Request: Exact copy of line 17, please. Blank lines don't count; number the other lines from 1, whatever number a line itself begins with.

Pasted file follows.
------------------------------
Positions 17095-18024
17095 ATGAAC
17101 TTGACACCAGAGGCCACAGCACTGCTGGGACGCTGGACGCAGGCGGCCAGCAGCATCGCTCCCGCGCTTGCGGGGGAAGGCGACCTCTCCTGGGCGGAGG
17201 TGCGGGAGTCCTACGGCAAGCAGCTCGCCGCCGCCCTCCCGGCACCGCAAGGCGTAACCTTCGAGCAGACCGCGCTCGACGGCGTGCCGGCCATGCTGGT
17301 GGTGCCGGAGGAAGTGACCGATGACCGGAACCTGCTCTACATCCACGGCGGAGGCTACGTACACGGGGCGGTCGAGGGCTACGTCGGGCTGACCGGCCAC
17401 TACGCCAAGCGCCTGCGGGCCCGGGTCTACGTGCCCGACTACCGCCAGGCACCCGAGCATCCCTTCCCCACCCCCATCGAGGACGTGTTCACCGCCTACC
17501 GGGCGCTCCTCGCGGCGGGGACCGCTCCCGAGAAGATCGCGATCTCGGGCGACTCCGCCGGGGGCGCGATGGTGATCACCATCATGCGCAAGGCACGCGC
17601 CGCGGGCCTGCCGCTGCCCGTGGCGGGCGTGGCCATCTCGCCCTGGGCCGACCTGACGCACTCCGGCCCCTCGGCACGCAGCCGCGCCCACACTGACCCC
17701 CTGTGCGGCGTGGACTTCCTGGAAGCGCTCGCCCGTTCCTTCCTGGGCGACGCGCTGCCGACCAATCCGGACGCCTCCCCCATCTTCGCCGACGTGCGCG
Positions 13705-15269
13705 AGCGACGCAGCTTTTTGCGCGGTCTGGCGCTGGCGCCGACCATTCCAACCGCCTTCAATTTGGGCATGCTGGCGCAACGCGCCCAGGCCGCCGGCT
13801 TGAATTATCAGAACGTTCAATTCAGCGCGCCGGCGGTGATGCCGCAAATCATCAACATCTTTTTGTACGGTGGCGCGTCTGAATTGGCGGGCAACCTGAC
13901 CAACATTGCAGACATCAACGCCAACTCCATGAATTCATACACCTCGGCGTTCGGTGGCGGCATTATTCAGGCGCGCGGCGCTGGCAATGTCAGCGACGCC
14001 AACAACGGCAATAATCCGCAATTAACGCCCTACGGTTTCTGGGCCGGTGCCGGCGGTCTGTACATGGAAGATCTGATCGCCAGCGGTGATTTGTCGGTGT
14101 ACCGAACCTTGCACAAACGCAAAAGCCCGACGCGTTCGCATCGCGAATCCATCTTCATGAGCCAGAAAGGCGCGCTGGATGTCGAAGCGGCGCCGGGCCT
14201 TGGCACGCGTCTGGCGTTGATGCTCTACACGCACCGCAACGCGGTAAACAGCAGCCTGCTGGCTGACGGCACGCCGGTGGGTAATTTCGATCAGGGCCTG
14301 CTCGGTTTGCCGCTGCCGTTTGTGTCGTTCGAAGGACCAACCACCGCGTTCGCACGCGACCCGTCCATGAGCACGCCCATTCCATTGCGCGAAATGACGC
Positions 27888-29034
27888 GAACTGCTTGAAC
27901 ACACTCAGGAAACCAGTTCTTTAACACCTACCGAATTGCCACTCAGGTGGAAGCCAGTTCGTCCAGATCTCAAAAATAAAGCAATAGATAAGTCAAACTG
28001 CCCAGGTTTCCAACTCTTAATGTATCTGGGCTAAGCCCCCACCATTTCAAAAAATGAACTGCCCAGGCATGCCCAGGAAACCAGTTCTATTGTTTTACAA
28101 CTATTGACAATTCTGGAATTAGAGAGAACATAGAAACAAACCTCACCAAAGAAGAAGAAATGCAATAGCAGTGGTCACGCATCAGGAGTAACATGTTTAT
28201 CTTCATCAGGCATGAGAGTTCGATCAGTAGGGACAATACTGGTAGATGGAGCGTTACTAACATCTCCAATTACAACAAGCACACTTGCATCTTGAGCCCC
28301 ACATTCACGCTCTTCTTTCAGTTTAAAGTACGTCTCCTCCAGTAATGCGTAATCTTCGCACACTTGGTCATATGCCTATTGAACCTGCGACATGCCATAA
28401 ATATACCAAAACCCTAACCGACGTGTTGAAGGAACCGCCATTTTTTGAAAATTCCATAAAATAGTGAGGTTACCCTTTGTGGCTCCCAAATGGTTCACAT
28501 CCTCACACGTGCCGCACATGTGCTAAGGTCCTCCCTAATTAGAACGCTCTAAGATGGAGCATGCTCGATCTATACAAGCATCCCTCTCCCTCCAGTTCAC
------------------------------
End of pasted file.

14301 CTCGGTTTGCCGCTGCCGTTTGTGTCGTTCGAAGGACCAACCACCGCGTTCGCACGCGACCCGTCCATGAGCACGCCCATTCCATTGCGCGAAATGACGC